The crash last July of an Asiana jet at San Francisco International Airport is raising some key operational—and legal—questions. Of the 307 passengers, 304 survived when the airliner slammed into a seawall just short of the runway. One of the three passengers killed was a teenage girl believed to have died not from the crash, but from being run over by responding fire apparatus. Reports now indicate that video both from a firefighter’s helmet-mounted camera and an apparatus dash-mounted camera clearly shows the victim lying on the ground and the incoming truck being alerted to her presence.
Not surprisingly, the victim’s family has retained an attorney and is pursuing claims against the city of San Francisco for the actions and omissions of its fire department. More surprising is the response of the department, at least insofar as a deputy chief was quoted as saying, “This is not a matter of us being careless or callous. It was the fact we were dealing with a very complex environment.”
One of the very reasons that fire and EMS agencies exist is to be called to deal with “very complex environments.” One of the first rules of scene safety, most experts would testify, is for the responders not to kill people who aren’t already dead as a result of the incident. There can be no doubt that a commercial jetliner crash is, indeed, one of the more complex responses that public safety agencies may have to confront. But, like other types of major incidents, responders learn, train, study and practice how to deal with these incidents. And we guarantee that nowhere in their training does running over a patient with fire apparatus figure into the curriculum.
There’s been much discussion in the aftermath of this incident whether the conduct of the fire department constitutes “abandonment.” In reality, in most states, “abandonment” is not a specific type of legal claim (believe it or not), but a principle of patient care that can simply lead to a claim of negligence or malpractice. If responders fail to care for a person in need of assistance, that simply forms the basis of a possible tort claim for negligence in most states.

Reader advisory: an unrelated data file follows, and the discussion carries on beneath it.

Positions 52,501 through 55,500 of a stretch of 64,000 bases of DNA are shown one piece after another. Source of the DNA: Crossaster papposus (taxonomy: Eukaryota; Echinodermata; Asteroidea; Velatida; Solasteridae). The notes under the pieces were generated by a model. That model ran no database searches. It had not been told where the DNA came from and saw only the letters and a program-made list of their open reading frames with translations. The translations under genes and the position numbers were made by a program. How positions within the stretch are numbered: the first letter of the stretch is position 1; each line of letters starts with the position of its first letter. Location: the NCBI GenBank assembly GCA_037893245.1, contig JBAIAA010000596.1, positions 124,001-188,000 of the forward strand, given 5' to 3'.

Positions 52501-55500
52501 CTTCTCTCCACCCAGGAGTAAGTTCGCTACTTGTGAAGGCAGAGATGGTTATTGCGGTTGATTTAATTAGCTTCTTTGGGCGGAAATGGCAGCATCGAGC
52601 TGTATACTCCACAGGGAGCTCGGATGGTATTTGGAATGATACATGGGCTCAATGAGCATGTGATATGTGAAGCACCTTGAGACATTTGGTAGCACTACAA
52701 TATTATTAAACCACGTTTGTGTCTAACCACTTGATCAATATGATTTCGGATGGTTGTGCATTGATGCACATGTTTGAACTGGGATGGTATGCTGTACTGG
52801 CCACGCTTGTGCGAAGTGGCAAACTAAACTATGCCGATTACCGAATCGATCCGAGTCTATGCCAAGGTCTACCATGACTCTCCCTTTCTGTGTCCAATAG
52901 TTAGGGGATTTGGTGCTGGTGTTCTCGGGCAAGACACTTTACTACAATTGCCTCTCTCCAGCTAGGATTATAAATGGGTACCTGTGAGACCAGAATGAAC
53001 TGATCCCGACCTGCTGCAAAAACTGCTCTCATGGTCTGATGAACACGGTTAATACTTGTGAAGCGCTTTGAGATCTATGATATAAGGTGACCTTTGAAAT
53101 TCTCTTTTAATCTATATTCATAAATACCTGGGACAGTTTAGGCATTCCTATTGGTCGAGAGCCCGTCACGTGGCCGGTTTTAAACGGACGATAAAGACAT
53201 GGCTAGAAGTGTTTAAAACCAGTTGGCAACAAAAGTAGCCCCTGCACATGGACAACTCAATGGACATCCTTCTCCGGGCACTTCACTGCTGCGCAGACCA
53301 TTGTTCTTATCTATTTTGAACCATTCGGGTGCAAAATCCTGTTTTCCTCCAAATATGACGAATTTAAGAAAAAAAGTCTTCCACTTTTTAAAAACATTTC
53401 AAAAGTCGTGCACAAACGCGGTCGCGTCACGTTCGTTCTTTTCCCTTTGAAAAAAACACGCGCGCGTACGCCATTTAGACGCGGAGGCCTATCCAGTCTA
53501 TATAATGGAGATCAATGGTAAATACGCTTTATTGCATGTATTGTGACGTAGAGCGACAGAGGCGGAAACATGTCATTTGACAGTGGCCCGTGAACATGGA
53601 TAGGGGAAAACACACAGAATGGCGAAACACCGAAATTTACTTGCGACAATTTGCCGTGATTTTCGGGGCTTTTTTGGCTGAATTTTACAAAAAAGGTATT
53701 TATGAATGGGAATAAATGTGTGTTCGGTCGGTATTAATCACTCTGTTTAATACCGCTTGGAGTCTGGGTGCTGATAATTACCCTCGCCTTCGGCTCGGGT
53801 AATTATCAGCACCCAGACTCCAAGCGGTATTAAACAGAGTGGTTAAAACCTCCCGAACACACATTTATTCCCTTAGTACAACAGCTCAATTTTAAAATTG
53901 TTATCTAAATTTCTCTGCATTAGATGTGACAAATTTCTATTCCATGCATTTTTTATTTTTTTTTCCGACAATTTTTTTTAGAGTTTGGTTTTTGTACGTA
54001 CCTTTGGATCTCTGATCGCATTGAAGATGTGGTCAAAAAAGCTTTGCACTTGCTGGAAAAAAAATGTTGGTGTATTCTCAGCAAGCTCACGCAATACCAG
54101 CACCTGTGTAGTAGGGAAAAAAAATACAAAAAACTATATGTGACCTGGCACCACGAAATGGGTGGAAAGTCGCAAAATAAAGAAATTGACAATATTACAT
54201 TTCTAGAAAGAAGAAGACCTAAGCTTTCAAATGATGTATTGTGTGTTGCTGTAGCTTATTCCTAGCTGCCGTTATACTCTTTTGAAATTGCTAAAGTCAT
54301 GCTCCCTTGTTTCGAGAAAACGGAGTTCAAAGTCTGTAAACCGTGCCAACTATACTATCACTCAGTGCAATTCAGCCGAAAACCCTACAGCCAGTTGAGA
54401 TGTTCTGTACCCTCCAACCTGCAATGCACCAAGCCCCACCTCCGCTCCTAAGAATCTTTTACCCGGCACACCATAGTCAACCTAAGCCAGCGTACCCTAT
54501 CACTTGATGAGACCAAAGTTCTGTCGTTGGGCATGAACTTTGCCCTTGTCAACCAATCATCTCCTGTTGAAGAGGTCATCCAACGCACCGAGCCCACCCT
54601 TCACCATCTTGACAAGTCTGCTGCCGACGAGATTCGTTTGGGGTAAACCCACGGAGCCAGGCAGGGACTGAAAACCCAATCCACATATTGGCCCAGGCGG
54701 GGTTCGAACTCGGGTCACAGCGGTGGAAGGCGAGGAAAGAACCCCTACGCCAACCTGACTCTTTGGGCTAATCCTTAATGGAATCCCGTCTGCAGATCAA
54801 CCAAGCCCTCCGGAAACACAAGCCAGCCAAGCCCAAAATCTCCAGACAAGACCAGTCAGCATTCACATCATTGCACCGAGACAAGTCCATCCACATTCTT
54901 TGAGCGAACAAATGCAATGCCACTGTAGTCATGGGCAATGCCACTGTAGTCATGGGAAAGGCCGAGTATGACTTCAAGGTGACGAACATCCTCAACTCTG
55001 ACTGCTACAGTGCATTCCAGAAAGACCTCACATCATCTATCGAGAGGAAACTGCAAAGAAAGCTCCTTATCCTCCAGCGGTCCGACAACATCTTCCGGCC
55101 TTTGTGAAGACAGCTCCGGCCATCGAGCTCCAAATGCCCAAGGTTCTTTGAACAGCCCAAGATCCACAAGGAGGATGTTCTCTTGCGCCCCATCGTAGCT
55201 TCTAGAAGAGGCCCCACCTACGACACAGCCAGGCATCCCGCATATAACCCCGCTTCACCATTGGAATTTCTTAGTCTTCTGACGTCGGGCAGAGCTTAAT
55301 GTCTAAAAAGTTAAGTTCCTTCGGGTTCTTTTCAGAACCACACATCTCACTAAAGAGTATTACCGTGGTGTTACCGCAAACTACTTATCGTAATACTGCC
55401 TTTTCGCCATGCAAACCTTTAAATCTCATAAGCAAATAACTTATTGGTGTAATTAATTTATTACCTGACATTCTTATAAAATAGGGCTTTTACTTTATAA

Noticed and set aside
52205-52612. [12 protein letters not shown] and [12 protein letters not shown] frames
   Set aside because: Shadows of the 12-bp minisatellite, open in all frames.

But running over a patient at the scene of a crash when video evidence suggests that patient was being clearly pointed out to the driver of the responding apparatus may transcend mere negligence. Please note that we’re not privy to the internal investigation of this incident and that our knowledge derives only from published media sources, including JEMS. However, if the facts alleged by the victim’s attorneys are accurate, the fire department will be lucky to settle this only as a negligence case. “Abandonment” implies simply not helping someone. The facts here allege more than just ignoring the patient. If true, these facts suggest harming the patient through specific, dangerous actions, not through neglect. Under the law, this could be seen as gross negligence, if not reckless or intentional misconduct. Media sources report that firefighters told investigators they assumed the girl was dead. The failure to adequately assess a victim, who was allegedly known to be in the path of emergency vehicles, creates serious concerns about professional responsibility as well as liability to the EMS agency.
Should this case go to court, it’s hard to imagine the defense being able to find a reputable expert witness who would take the stand and say that it’s acceptable operational conduct to assume a person lying on the ground not yet examined by medical personnel is dead. No credible expert will testify that it’s permissible to drive emergency apparatus over a person when the driver is specifically alerted to that person’s presence. And no reputable expert will (or should) testify that it’s permissible to drive over a person even if you think they’re already dead.
There’s an interesting postscript to this story: The department is quoted as saying they’ve now prohibited the use of helmet cams out of concern over privacy for “victims and firefighters.” Nothing in any state or federal privacy laws of which we are aware would prohibit the use of operational cameras (though any identifiable patient images would need to be secured and used or disclosed only in accordance with the law, the same as, say, a PCR). When used properly and in accordance with well-defined and articulated policies, helmet cams (like drive cams and other similar digital image recording devices) can be a tremendous adjunct to training and can help ensure accountability for the agency’s actions when the public is harmed as well as provide protection to the agency when citizens claim improper conduct occurred that the video shows never happened.
The Asiana case reminds us that responders owe legal duties to all patients and potential patients in complex scenes as well as everyday incidents, and those persons in need aren’t always conveniently located or readily identifiable to us. This is why scene perimeters are established and carefully searched, and steps are taken to establish accurate and complete patient counts. And this case reminds all of us that motor vehicle operations still constitute the single most dangerous aspect of public safety, and the greatest risk of liability. Juries are unlikely to be forgiving when responders cause injury or death in the course of carrying out their operations, particularly when it involves the vehicles they're entrusted to operate safely at all times.